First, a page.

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    Author(s): Marie Oliver; Gordon Grant; Barbara Burkholder
    Date: 2011
    Source: Science Findings 133. Portland, OR: U.S. Department of Agriculture, Forest Service, Pacific Northwest Research Station. 5 p.
    Publication Series: Science Findings
    Station: Pacific Northwest Research Station
    PDF: View PDF  (802.0 KB)


    Thermal pollution in rivers can be caused by dams, logging, municipal wastewater treatment, and other human activities. High water termperatures stress ecosystems, kill fish, and promote disease and parasites, and so dam operators, timber companies, and municipalities are held responsible for thermal loading caused by their operations. These entities are looking for ways to mitigate environmental damage. When Portland General Electric (PGE) was applying for re-licensing of its extensive hydroelectric project on the Clackamas River in Oregon, questions were raised about whether the company's existing plans to improve fish habitat on the lower river by adding gravel into the channel to replace lost sediment would also help to bring maximum summer water temperatures within regulatory limits.

    A study co-led by a PNW Research Station scientist provided critical information to PGE--and the 33 interested parties that signed off on its re-licensing agreement--about how river overall temperatures are affected as water flows through naturally occuring gravel bars. The research showed that although water emerging from gravel bars tends to be cooler than the main channel, gravel augmentation alone is unlikely to cool the whole river. It could still provide positive benefits, however, by increasing the number of cool spots for fish to hide during the hottest part of the day.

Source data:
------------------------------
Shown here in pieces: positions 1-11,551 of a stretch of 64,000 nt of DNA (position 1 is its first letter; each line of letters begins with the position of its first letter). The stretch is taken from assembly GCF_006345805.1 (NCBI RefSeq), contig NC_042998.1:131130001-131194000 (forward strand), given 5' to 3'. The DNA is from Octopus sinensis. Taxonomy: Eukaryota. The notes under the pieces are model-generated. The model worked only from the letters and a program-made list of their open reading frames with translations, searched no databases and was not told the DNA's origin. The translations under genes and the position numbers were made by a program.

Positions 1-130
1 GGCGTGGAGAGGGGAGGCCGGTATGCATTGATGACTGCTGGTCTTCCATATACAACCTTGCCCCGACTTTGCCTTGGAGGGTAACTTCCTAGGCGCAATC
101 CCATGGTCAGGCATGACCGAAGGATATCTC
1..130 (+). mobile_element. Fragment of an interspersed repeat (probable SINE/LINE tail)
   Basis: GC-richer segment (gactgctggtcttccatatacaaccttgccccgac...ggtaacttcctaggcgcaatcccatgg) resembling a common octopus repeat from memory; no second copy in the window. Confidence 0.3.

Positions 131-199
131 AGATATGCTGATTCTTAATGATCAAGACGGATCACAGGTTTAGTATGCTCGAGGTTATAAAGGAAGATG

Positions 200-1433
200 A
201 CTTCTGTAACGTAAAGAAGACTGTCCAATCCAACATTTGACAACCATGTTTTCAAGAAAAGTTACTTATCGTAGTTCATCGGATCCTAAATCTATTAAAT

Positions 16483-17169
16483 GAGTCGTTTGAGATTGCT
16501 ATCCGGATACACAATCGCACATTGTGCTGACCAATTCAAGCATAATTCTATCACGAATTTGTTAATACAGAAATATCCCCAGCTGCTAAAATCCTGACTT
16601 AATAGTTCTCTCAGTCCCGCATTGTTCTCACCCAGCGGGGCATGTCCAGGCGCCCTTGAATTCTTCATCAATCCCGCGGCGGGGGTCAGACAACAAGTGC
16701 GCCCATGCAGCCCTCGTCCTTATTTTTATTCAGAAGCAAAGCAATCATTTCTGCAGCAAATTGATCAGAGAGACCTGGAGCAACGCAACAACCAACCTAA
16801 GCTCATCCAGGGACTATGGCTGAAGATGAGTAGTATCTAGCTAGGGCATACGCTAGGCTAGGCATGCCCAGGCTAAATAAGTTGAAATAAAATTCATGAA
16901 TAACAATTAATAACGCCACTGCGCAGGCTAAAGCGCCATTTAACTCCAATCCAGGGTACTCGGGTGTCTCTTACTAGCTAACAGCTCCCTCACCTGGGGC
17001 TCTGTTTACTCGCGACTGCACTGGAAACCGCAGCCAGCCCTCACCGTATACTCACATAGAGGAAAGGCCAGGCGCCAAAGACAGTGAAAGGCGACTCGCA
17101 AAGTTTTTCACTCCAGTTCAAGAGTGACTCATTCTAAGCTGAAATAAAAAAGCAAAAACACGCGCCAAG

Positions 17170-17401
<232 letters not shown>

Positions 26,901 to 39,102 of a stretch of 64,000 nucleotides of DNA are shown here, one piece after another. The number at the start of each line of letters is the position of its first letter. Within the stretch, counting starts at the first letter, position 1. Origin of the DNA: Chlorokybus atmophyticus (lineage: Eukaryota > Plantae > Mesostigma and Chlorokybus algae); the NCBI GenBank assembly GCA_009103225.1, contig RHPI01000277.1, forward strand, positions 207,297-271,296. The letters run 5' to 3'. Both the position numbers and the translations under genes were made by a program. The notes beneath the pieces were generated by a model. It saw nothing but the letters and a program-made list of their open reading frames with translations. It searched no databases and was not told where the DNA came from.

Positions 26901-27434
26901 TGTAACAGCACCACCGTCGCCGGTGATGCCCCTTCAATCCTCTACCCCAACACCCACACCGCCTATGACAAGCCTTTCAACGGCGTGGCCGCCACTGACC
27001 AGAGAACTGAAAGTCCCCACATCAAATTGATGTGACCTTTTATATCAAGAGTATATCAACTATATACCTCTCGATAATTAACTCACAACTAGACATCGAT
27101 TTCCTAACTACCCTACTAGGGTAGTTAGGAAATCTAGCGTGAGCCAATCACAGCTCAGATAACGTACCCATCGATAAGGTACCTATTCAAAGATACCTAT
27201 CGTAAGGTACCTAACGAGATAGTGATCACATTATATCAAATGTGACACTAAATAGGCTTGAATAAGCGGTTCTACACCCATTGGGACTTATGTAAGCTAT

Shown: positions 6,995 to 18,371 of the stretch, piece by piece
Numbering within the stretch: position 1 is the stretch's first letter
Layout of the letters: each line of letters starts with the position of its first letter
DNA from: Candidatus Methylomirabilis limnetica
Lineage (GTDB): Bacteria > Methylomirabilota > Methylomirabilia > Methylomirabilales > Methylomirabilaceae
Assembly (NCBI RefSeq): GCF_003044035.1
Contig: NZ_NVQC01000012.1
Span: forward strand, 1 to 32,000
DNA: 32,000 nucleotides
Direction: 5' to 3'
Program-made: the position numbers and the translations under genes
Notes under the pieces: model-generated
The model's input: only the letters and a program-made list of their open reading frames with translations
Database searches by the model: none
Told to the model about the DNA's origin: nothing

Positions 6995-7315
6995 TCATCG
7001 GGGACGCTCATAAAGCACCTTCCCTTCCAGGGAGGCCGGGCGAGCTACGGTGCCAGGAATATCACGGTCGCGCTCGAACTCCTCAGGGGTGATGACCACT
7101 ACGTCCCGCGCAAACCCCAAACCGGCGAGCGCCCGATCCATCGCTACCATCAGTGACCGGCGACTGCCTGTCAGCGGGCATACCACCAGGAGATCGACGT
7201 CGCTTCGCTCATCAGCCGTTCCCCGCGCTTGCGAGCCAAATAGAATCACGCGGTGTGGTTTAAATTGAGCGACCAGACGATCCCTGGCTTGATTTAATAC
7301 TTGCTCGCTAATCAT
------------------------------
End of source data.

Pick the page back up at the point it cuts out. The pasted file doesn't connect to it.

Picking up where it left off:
Based on science by Gordon Grant, and Barbara Burkholder

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    Oliver, Marie. 2011. Thermal pollution in rivers: Will adding gravel help to cool them down? Science Findings 133. Portland, OR: U.S. Department of Agriculture, Forest Service, Pacific Northwest Research Station. 6 p.


    thermal pollution, dam, hydroelectric, hyportheic zone, Clackamas River, Gordon Grant, Barbara Burkholder

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